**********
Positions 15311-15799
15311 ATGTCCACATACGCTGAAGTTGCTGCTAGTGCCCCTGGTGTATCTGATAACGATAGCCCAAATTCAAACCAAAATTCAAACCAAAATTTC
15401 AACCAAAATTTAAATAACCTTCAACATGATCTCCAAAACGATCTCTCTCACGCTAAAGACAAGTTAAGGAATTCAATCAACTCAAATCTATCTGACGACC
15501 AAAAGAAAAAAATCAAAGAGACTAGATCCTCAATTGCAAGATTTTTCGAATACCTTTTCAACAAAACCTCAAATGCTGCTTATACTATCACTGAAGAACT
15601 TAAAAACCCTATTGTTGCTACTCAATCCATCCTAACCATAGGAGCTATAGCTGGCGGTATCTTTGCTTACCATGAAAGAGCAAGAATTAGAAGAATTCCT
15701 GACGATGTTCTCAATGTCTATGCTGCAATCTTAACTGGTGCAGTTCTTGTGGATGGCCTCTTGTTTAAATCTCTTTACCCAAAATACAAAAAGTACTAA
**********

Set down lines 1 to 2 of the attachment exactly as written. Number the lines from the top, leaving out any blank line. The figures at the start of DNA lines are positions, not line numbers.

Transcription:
Positions 15311-15799
15311 ATGTCCACATACGCTGAAGTTGCTGCTAGTGCCCCTGGTGTATCTGATAACGATAGCCCAAATTCAAACCAAAATTCAAACCAAAATTTC